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To mount a disk image on FreeBSD:

First attach the image to unit #1:

# mdconfig -a -t vnode -f /big3/project/images/img/67.img -u 1

Then mount:

# mount -t msdos /dev/md1s1 /mnt


To unmount:

# umount /mnt # mdconfig -d -u 1

To mount the image read-only, use:

# mdconfig -o readonly -a -t vnode -f /big3/project/images/img/67.img -u 1 # mount -o ro -t msdos /dev/md1s1 /mnt


To mount a disk image on Linux

# mount -t vfat -o loop,ro,noexec img.dd /mnt

The ro is for read-only.

This will mount NSRL ISOs:

# mount /home/simsong/RDS_218_A.iso /mnt/nsrl -t iso9660 -o loop,ro,noexec

Some raw images contains multiple partitions (e.g. full HD image). In this case, it's necessary to specify a starting offset for each partition.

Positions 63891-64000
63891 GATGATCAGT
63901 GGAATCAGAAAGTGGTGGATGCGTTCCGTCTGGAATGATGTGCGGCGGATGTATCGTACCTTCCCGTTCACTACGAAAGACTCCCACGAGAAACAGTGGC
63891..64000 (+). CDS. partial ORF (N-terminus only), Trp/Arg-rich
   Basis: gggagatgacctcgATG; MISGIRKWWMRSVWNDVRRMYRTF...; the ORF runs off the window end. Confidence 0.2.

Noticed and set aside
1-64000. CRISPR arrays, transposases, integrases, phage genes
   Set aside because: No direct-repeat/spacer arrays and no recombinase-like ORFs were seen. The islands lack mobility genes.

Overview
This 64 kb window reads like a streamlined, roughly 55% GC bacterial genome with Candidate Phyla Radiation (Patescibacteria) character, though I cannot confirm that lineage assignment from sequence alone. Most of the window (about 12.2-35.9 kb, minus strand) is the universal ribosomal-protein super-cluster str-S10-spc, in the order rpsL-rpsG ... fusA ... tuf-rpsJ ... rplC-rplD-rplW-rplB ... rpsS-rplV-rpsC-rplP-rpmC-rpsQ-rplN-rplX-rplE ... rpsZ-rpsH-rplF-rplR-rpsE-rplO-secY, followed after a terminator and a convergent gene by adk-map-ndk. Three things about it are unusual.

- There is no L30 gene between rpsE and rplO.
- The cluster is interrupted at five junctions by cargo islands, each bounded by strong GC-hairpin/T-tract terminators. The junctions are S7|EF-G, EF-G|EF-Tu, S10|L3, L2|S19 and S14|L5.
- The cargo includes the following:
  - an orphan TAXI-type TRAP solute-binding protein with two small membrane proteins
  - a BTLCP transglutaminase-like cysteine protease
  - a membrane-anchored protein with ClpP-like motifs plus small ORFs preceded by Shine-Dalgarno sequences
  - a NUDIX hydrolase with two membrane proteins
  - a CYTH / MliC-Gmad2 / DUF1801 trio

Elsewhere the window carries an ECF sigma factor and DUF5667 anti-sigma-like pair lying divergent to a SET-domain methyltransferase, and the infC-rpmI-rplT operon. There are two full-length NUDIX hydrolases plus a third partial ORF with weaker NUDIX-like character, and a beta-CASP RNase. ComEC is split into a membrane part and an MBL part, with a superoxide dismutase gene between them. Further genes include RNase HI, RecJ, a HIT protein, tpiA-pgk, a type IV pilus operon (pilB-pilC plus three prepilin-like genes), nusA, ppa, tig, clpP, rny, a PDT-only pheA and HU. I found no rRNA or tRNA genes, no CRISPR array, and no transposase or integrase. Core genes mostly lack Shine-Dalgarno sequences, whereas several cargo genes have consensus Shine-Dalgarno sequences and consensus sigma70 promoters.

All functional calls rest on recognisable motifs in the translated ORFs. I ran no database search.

# mount -t vfat -o loop,offset=32256,ro,noexec img.dd /mnt/tmp_1 # mount -t vfat -o loop,offset=20974464000,ro,noexec img.dd /mnt/tmp_2


Mounting raw images with multiple partitions is easy with kpartx. Type aptitude install kpartx as root to install kpartx under Debian. kpartx is creating device-mappings for each partition. If the raw image looks like this:

Device        Boot      Start       End      Blocks Id  System rawimage.dd1               1           1        8001   83  Linux rawimage.dd2               2           2        8032+   5  Extended rawimage.dd5               2           2        8001   83  Linux

The command

#   kpartx -v -a rawimage.dd

creates these mappings

/dev/mapper/loop0p1 /dev/mapper/loop0p2 /dev/mapper/loop0p5

The partitions can be mounted with these commands:

# mount /dev/mapper/loop0p1 /media/suspectHD_01/ -o ro # mount /dev/mapper/loop0p5 /media/suspectHD_02/ -o ro

Don't forget the switch -o ro !

To unmount

# umount /mnt


MS Windows does not include a native means for mounting acquired images. However, there are tools available for mounting acquired images on Windows systems.

Free Tools

Commercial Tools